The Wii comes equipped with just 512MB of internal storage for things like game saves, Virtual Console titles and other downloadable content. Unsurprisingly, this is proving to be far too small an amount of memory, especially for dedicated VC fans that have downloaded countless retro games using the service.
As it stands there are two solutions to this irksome problem; the first is to copy your games to an SD card. This idea presents two issues: once the game has been copied over you can’t actually play it from the SD card. Secondly, the process of copying the files over is time consuming for some of the bigger titles (N64 ones in particular).
The second solution is to delete the game entirely and download it again when you next feel like playing it (any game you buy is permanently available for you to download again whenever you wish, but obviously you can only download it to the Wii on which it was originally purchased). Needless to say, this isn’t exactly ideal either.
Hardcore Wii fans have long been wishing for some form of firmware update that permits VC games to be played from SD cards, but given the protracted copying time when moving files to and from the storage medium it seems unlikely that the transfer speed will be fast enough for gaming. This is of course mere conjecture and we would be pleased to be proven wrong; the ability to both store and play your games on a 4GB SD card would be an excellent solution to tackling this troublesome issue. SD cards are coming down in price all the time and it would be perfectly possible to have several cards containing all your VC and WiiWare purchases, if need be.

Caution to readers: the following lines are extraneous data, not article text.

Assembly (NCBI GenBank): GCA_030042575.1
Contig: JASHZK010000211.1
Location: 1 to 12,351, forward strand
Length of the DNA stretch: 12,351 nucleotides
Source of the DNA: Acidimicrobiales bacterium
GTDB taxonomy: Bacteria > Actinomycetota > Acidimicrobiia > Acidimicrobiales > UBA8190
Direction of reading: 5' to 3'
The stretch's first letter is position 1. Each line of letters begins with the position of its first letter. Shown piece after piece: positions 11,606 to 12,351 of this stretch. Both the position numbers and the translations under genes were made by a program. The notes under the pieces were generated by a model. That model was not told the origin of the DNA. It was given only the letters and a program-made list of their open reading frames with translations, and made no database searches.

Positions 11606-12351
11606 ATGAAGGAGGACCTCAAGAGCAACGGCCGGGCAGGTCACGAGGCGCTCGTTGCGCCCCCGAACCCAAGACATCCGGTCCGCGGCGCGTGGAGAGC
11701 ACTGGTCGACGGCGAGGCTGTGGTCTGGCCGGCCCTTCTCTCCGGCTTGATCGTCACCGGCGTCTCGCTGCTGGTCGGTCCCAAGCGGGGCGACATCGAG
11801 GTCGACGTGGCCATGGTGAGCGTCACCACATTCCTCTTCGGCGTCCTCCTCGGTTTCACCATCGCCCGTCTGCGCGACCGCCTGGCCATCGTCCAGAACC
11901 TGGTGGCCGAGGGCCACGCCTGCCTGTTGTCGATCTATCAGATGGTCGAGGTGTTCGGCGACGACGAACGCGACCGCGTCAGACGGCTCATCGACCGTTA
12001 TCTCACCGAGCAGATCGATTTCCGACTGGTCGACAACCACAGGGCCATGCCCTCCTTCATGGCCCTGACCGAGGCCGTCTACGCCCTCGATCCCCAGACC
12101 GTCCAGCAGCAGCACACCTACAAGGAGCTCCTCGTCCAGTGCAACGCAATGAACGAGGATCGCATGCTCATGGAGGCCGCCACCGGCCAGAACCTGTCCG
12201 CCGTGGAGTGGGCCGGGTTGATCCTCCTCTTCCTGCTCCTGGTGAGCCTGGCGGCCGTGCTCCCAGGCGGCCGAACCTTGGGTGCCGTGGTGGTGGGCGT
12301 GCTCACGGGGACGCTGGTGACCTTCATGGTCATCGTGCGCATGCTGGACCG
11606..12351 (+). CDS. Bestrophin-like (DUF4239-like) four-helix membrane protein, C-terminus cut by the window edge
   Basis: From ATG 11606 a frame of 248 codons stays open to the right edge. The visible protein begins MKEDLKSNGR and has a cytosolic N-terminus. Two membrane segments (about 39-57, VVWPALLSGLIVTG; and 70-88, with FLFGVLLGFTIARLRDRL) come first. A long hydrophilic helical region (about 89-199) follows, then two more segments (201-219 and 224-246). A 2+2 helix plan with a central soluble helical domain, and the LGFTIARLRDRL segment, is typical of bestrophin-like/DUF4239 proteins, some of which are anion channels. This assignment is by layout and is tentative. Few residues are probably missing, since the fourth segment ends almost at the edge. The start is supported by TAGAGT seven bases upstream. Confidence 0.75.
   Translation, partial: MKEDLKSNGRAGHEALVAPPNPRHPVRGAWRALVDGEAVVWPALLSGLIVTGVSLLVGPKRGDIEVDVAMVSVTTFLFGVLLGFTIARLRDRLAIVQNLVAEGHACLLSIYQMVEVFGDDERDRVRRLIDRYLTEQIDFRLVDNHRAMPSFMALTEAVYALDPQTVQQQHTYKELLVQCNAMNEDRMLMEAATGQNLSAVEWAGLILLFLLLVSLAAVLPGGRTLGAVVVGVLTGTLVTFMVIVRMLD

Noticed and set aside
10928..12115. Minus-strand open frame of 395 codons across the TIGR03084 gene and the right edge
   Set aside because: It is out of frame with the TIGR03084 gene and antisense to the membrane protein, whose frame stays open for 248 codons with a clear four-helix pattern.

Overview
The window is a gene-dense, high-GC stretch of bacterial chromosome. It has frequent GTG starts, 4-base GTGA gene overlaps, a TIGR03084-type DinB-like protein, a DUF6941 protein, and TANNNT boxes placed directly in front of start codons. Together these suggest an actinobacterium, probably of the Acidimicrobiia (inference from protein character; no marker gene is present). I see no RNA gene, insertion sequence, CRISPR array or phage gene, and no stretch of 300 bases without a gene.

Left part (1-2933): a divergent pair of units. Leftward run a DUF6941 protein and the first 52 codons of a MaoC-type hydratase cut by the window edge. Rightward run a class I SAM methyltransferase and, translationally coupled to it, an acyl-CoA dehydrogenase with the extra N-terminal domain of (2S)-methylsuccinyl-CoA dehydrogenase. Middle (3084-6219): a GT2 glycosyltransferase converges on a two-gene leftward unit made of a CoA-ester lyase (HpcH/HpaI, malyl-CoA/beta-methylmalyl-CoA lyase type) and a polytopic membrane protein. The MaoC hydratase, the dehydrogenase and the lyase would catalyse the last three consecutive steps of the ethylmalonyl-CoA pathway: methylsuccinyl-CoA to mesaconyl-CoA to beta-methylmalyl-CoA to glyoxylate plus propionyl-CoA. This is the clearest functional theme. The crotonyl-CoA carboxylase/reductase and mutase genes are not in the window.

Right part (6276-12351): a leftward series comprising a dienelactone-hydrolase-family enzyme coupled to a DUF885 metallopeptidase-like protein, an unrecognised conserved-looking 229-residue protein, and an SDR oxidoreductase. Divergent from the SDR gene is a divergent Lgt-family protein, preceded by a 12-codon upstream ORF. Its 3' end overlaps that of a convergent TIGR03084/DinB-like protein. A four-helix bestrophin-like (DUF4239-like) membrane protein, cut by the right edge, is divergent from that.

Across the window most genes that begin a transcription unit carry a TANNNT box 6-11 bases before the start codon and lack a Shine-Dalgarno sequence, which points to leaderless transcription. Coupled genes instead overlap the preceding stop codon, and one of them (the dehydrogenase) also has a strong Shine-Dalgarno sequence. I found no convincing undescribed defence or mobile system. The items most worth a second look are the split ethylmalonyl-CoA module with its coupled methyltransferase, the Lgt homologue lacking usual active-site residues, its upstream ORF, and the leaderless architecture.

Since the release of the Wii many tech-savvy fans have pointed out that the two USB ports present on the console could open up a whole world of opportunities; one recent firmware update granted the ability to use USB keyboards on the machine, for example. Surely it would be a simple thing for Nintendo to allow Wii owners to hook up external hard drives for storage?
The idea is elegant in principle but we can foresee problems here, too. Nintendo is a company that is traditionally reticent about allowing third party hardware to be used on its consoles and the concept of plugging in any old hard drive would probably give Nintendo’s investors a coronary; why allow this when there’s money to be made? It’s far more likely that Nintendo will release its own dedicated storage drive (no doubt with a suitably daft name like “Super Mega Store”) and charge way above the odds for it while blocking the opportunity for Wii owners to use their own USB hard drives.
Whatever avenue Ninty decide to take one thing is clear: action has to be taken soon. When WiiWare arrives storage space will be at a premium and it’s hardly fair to expect owners to laboriously delete and re-download games when they start to run low of internal memory.
With rival companies like Microsoft and Sony boosting the hard drive capacity of their consoles, it’s high time that Nintendo looked at doing the same. It will have to if the company wishes to remain a key player in the sphere of downloadable content.